Skip to main content

Watch bear crash couple's National Park wedding by devouring moose during vows

Grizzly bear facing camera
(Image credit: Getty)

A couple had their wedding at Glacier National Park interrupted when a bear caught and began devouring a moose in the middle of the ceremony. Just as the groom finished his vows at the lakeside service, guests heard a strangled cry from the opposite bank.

Photographer Stanton Giles (opens in new tab), who was filming the ceremony, identified the source as a moose thrashing in the claws of a grizzly bear. In his video, which you can watch below, someone dryly comments that this is why they hadn't held the service on the north bank.

As Newsweek (opens in new tab) reports, the bear continued its noisy meal while wedding guests watch, and Giles reassures the groom that the camera had captured his vows in full despite the animal crashing through the woods.

Glacier National Park his home to both black bears and larger grizzlies. Despite their sharp teeth and long claws, grizzlies only occasionally prey on large animals like moose, with most of their diet consisting of grass, roots, berries, nuts, insects, and larvae.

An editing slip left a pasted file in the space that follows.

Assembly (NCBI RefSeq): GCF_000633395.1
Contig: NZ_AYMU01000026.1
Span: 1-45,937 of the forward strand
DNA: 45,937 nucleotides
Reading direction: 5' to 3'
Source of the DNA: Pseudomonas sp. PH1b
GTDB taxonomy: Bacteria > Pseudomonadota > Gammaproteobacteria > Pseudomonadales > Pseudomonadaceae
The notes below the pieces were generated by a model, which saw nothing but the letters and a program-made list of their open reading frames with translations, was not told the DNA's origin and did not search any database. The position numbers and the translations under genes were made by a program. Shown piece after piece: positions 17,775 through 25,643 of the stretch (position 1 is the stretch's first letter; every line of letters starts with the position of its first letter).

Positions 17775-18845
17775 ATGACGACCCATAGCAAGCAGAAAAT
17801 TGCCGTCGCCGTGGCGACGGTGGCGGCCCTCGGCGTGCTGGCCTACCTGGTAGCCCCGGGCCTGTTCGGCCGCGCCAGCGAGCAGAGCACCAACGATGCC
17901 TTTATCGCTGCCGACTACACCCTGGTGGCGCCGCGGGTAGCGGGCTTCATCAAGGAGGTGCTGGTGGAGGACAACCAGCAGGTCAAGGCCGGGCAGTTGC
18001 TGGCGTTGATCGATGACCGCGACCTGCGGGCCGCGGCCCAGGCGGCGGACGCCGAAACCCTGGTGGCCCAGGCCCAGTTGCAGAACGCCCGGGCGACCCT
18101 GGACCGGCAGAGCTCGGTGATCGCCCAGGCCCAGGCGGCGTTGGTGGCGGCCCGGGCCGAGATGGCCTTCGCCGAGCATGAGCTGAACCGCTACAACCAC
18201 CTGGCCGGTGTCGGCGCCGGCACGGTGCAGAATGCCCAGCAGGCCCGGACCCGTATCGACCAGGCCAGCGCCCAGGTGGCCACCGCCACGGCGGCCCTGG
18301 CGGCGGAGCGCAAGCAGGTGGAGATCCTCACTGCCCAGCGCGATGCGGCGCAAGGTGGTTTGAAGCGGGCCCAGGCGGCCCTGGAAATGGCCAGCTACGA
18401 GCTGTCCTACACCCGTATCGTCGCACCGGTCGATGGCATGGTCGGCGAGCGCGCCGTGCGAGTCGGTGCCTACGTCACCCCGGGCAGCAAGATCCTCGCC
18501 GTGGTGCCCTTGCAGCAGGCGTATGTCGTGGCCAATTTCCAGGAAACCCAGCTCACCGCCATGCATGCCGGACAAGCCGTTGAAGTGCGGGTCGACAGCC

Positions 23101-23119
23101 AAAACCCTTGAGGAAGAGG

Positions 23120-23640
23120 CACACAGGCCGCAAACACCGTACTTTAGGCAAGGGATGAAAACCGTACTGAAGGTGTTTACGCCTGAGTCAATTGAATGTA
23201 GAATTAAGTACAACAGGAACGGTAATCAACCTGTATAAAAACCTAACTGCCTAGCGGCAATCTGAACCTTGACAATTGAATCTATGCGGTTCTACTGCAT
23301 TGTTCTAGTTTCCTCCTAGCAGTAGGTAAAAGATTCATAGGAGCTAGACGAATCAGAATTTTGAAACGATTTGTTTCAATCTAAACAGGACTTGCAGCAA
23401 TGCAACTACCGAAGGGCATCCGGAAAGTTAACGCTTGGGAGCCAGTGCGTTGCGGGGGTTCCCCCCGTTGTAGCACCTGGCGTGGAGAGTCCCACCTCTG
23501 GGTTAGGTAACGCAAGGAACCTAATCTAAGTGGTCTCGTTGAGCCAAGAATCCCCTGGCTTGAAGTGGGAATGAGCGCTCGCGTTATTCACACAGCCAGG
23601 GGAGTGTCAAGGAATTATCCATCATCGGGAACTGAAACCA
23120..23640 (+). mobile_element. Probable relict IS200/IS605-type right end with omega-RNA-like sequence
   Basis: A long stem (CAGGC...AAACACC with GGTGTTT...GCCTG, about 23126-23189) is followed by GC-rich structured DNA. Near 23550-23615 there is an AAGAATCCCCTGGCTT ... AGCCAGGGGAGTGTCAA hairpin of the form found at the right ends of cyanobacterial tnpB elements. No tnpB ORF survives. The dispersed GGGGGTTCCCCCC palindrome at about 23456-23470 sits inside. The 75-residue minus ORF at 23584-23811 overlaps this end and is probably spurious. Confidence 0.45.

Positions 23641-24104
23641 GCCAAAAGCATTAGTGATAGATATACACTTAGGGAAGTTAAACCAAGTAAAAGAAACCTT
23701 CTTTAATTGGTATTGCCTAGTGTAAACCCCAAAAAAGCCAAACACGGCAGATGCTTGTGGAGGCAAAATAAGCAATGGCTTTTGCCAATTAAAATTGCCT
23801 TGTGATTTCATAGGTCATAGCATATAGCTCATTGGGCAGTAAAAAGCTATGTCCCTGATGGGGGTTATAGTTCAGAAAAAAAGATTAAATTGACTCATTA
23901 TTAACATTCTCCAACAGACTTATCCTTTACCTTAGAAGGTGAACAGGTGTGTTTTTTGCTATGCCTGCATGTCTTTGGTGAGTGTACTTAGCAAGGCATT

The National Park Service (opens in new tab) explains that some of Glacier's grizzlies spend all summer in the lowland aspen groves and meadows, heading back to the high land to hibernate for the winter, while others make their way to the valleys in the spring to feast on young plants, spending the rest of their time in the high country.

Deliberately approaching within 100 yards (91 meters) of a bear at the park is prohibited, for the safety of both people and the animals. Instead, the NPS advises (opens in new tab) using binoculars or a telephoto camera lens to observe from a safe distance.

Cat Ellis
Editor

Cat is the editor of Advnture, She’s been a journalist for 13 years, and was fitness and wellbeing editor on TechRadar before joining the Advnture team in 2022. She’s a UK Athletics qualified run leader, and in her spare time enjoys nothing more than lacing up her shoes and hitting the roads and trails (the muddier, the better).